The vast majority of would-be investors, in my experience, have little to none of the above knowledge or expertise, and while I have given a pretty solid synopsis, it is simplified and incomplete. A complete dissertation on the subject itself is beyond the scope of my response.
    Circling back to the original point, and concluding: given all of the above that I have written about proper investment analysis, there is no mention of emotion playing a role in the decision making / evaluation process, and “gut instinct” has absolutely nothing to do with a legitimate analysis. This is where the value of a qualified (and by qualified I mean BEYOND simply licensed to practice real estate) Real Estate Professional can be of tremendous value to an Investor.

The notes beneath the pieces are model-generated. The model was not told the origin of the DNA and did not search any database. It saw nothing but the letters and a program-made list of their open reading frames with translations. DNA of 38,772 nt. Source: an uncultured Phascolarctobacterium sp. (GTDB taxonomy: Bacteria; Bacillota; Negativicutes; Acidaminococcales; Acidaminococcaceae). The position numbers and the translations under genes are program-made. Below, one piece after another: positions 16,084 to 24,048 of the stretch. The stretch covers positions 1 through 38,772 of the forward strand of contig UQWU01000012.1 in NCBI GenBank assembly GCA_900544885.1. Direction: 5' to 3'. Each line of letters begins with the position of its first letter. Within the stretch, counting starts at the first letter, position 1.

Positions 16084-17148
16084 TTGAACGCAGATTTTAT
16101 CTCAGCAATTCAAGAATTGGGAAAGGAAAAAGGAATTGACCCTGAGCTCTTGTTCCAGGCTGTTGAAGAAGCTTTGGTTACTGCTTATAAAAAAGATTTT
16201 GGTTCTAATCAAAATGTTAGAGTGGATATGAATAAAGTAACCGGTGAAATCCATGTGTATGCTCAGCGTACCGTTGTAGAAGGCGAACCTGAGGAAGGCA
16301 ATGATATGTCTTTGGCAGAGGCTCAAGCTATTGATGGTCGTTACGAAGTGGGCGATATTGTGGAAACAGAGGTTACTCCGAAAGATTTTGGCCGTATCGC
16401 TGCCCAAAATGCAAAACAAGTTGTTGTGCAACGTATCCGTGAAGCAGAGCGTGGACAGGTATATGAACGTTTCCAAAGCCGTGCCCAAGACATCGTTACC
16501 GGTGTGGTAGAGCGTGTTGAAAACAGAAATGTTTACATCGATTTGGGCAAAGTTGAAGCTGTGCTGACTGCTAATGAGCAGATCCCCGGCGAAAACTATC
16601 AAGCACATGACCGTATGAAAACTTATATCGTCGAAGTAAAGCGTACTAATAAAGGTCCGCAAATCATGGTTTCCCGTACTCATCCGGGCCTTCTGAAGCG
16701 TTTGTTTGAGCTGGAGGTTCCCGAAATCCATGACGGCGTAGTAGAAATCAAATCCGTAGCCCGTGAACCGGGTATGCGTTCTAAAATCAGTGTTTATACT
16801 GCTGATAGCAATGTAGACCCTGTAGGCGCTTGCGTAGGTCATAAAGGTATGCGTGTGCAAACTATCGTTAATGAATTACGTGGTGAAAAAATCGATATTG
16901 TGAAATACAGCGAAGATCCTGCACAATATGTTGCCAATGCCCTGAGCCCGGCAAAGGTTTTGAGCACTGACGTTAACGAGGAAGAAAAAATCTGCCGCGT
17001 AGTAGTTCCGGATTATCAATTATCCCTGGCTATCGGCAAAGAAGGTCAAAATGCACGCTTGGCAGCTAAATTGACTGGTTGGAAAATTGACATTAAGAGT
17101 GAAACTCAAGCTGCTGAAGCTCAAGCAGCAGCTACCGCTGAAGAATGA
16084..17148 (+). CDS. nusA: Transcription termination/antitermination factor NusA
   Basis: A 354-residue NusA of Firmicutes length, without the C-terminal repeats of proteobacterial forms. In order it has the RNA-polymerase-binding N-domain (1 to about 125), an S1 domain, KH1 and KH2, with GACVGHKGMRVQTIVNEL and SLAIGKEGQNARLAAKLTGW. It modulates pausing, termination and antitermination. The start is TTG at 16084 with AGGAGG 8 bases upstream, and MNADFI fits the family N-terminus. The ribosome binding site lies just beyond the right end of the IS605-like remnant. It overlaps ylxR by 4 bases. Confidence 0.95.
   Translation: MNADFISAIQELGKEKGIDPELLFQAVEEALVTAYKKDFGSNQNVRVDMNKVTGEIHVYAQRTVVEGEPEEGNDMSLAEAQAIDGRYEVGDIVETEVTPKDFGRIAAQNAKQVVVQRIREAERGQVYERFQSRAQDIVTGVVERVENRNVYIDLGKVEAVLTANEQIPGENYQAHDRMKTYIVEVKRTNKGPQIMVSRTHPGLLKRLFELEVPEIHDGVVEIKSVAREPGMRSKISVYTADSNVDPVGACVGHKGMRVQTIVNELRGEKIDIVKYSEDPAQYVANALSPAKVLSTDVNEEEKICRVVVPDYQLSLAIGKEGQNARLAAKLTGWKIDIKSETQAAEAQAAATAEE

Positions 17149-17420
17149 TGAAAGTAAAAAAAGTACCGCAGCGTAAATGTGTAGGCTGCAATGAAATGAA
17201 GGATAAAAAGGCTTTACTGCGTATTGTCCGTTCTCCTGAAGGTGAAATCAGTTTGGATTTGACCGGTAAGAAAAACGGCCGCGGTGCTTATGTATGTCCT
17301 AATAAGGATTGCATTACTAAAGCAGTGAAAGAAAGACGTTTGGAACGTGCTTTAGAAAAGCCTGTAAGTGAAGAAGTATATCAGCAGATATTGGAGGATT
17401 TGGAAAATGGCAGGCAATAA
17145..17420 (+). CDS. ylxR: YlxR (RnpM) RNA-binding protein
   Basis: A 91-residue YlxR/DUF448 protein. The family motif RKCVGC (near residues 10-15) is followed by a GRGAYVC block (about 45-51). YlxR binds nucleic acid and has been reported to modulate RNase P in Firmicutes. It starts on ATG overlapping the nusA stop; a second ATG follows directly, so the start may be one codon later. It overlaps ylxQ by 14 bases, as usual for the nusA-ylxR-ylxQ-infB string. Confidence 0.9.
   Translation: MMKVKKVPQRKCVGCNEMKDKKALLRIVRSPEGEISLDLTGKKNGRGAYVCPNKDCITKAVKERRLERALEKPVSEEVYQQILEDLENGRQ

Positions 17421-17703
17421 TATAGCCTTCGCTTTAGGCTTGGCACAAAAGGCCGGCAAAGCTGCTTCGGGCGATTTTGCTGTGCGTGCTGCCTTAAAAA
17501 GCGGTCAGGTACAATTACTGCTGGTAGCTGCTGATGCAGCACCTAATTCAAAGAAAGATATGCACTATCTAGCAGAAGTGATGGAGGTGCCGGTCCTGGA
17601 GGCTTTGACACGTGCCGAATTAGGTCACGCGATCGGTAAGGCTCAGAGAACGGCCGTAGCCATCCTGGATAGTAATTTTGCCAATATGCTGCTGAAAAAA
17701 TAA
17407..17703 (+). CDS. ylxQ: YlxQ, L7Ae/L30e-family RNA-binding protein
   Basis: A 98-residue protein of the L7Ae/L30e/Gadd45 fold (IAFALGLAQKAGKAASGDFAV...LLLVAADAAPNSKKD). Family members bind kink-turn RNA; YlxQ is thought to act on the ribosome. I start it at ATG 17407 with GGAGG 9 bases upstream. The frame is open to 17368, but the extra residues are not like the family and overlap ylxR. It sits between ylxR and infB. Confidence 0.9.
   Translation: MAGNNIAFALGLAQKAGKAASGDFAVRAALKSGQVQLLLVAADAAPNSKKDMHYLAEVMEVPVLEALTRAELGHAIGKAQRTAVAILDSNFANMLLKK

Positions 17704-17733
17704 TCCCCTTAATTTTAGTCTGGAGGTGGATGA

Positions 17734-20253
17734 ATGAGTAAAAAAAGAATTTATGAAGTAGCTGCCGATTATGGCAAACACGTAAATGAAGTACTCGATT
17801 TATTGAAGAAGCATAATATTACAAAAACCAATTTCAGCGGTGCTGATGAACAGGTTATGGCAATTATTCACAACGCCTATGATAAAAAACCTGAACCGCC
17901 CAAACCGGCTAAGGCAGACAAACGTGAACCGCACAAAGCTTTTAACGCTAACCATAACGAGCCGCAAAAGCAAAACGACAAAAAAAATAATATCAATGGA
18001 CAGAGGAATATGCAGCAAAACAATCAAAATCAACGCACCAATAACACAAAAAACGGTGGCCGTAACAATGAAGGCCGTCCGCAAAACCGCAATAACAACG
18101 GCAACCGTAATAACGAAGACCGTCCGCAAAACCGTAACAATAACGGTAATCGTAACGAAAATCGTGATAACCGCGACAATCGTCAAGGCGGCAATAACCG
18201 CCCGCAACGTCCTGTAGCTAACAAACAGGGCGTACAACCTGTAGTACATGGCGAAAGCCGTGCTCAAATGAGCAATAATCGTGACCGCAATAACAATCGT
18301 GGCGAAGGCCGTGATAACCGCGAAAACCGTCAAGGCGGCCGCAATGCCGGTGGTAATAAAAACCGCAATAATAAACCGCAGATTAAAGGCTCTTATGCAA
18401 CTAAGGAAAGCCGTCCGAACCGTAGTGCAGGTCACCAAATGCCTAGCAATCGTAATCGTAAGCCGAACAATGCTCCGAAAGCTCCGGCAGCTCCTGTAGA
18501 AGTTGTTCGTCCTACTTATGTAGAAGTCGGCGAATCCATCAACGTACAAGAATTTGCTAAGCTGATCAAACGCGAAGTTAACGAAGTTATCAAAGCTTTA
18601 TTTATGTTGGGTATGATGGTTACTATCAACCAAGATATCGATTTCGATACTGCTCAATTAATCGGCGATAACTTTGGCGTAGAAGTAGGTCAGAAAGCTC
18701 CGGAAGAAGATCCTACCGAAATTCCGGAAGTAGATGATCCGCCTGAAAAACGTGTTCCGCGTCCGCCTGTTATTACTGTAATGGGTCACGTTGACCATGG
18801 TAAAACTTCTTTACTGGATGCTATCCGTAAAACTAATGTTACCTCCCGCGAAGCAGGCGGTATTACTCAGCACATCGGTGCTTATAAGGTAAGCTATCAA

Note: Be prepared to either pay a TRUE real estate professional for properly done Analyses & Pro Forma, or at the very least sign a Buyer-Broker Agreement. As a Real Estate Professional I get paid Fees as well as Commissions, and dependent on the transaction at hand, I have deducted my fee(s) from the total Commission(s) paid on property closings. Be wary of agents “working for free” or not requiring a commitment. The best Brokers & Agents I have met in the business get paid, one way or the other (or both) for their services; and they have a lot of repeat business.


    Christopher Lazaro
    I can be reached at: